Who would ever have thought that one of Tuscany’s most famous cakes would be named after the northern Italian city of Mantua? We don’t know the actual origins of torta mantovana, although the most popular theory is that Isabella d’Este left the cake’s recipe when she travelled from Mantua to Rome in 1514, stopping at the Medici court in Florence on her way or that two nuns from Mantua were Antonio Mattei’s guests in Prato as they went to Rome for the Jubilee in 1875; Mattei was the city’s best baker and they gave him the recipe.
Also in Prato, we can snack on the super-famous cantucci or cantuccini, in the traditional almond version as well as the many variations on the theme concocted by the city’s bakeries: walnuts, dark chocolate, dried figs, candied fruit and pistachios. Also try the pesche di Prato, two half-spheres of shortcrust pastry dipped in alchermes liqueur and held together with a plain, zabaglione or chocolate filling.
We head to Florence for a bite of schiacciata fiorentina. The adjective is needed to distinguish it from the normal schiacciata and schiacciatina, a salty flatbread used for snacks and filled with all sorts of delicious ingredients. Back to the cake: schiacciata fiorentina is found in the city’s bakeries during the winter carnival season. It’s sprinkled with icing sugar with the city’s fleur-de-lis on top; it’s filled with whipped cream in its most indulgent version.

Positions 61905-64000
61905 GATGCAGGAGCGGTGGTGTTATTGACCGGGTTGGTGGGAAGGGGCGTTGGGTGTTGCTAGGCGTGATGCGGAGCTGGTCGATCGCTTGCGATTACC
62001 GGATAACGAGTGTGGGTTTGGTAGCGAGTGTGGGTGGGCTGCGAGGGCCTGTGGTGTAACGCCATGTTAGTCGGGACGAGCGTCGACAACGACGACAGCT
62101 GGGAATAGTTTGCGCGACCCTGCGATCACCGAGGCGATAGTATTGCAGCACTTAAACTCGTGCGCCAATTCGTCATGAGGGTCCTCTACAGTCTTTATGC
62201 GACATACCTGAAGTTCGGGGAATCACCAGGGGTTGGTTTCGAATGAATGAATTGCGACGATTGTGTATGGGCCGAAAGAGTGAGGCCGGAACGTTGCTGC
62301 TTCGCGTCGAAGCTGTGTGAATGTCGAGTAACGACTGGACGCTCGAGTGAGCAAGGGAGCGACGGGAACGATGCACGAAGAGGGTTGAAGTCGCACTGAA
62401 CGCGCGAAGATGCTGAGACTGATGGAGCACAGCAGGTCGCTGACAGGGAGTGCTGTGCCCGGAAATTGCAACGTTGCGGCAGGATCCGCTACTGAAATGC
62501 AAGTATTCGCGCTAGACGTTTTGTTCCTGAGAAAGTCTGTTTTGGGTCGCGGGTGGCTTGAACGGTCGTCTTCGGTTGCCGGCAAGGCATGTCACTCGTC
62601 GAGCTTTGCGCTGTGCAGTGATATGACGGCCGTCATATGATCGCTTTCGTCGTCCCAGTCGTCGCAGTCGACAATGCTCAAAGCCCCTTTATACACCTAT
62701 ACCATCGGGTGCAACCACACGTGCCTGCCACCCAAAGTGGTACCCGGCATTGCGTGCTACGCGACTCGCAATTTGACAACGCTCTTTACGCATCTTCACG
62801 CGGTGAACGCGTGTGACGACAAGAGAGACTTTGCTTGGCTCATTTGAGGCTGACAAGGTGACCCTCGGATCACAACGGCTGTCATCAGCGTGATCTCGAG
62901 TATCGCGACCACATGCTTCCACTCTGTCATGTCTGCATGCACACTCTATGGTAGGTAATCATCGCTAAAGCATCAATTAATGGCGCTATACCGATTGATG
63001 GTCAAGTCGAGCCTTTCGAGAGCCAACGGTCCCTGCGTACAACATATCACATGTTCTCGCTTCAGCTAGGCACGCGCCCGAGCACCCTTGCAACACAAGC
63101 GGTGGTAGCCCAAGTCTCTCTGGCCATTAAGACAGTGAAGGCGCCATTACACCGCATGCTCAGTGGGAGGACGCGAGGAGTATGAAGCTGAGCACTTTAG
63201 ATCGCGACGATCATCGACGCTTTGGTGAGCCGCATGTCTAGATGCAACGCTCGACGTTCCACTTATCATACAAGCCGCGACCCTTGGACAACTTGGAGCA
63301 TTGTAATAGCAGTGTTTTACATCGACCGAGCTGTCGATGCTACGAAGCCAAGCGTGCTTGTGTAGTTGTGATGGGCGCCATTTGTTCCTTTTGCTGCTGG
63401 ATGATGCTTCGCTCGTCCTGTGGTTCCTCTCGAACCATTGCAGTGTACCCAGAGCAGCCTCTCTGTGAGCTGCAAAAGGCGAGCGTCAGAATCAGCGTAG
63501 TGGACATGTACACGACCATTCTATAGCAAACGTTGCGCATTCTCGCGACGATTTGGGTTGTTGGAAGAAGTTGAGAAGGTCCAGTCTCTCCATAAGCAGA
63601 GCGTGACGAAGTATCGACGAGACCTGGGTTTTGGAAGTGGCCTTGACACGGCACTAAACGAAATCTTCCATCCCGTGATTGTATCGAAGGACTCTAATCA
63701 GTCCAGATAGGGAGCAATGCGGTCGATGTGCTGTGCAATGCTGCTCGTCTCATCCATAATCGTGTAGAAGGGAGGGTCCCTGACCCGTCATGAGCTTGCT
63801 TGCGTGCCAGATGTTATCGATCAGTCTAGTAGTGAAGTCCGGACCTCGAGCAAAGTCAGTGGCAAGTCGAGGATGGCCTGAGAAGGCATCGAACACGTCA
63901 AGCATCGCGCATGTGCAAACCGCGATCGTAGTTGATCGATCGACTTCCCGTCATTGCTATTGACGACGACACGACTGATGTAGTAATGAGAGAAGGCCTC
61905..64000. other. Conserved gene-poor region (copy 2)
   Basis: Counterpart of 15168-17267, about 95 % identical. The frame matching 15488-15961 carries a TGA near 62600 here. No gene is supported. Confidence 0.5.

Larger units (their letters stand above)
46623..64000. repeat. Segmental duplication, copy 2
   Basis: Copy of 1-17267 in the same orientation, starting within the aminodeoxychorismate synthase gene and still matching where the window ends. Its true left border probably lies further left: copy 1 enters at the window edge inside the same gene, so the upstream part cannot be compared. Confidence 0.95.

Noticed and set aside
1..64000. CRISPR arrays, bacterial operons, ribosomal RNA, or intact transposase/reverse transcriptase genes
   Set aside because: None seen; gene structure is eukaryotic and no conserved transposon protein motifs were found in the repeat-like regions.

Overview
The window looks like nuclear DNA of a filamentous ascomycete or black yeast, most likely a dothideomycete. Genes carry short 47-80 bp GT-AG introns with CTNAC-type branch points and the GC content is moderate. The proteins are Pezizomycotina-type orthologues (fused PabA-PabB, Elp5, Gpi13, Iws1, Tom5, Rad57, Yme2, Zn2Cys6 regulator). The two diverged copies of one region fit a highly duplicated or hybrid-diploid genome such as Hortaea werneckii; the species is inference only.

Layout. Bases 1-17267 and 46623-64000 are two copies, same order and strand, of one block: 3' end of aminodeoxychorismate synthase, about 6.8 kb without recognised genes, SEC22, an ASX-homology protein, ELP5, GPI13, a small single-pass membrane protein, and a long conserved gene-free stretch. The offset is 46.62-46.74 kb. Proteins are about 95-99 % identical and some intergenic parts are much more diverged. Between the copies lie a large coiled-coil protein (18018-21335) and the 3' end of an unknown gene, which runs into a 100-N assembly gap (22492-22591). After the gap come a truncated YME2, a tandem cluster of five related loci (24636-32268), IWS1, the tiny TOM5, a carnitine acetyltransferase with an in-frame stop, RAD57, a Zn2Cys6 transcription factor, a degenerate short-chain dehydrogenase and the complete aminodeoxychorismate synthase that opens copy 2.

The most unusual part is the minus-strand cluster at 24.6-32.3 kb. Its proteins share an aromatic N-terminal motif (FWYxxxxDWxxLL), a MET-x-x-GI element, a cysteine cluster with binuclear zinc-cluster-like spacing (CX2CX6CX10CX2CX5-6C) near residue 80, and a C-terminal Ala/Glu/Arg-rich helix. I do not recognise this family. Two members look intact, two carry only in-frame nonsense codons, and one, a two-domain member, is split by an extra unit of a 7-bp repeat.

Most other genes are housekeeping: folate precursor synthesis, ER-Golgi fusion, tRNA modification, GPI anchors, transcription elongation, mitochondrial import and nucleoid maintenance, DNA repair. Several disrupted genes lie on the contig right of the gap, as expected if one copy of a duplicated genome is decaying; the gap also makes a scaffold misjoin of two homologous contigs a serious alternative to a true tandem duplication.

A similar name, same thickness (or rather, flatness) but a very different sweet treat for schiacciata con l’uva, made at the end of the summer, when grapes ripen and are added to a flour and water dough. Adding extra sugar is optional.
We move to Siena for two similar confectionery items: panforte and pan pepato. The former is a really old recipe, dating to around the year 1000. Countless variations have emerged down the centuries, including with almonds, candied fruit and spieces, Fresh fruit featured in the original recipe, which fermented in the heat to lend a acidulous flavour, hence the name panforte (“strong bread”). To ensure that the fruit didn’t ferment, the ingredients were changed in part and it started to be made in the winter only, thus becoming a Christmas cake. Sweet pepper and candied melon are added in pan pepato.
For New Year’s Eve there’s the tradition of making befanini, cookies that come from Viareggio, made from a rum-infused dough, cut into shapes and sprinkled with sugar strands.
Heading inland and in Lucca, buccellato is sweet bread dotted with lots of sultanas and whose name comes from the bread once eaten by Roman soldiers (buccellatum).
Turning back towards the coast, Pisa is famous for its torta coi bischeri, a shortcrust pie filled with chocolate, rice and nutmeg.
Castagnaccio is made throughout Tuscany, a dessert hailing from the Apennines, where chestnuts drove the local economy and culture. Ground chestnuts were the main ingredients in the dough, whose surface was dotted with sultanas, pine nuts and rosemary before being baked.
This brief overview (although we should also mention the popular chocolate semolina tart, torta della nonna, torta del nonno, pinolata and scarpaccia) ends with an ice-cream cake: zuccotto. Its name is said to derive from the fact that Bernardo Buontalenti, architect and sculptor with a love of food, made it for the first time in a helmet, layering sponge cake, ricotta, cream and cocoa, chilling it before serving. It’s famous for its colour today, which comes from dipping the cake in alchermes liqueur.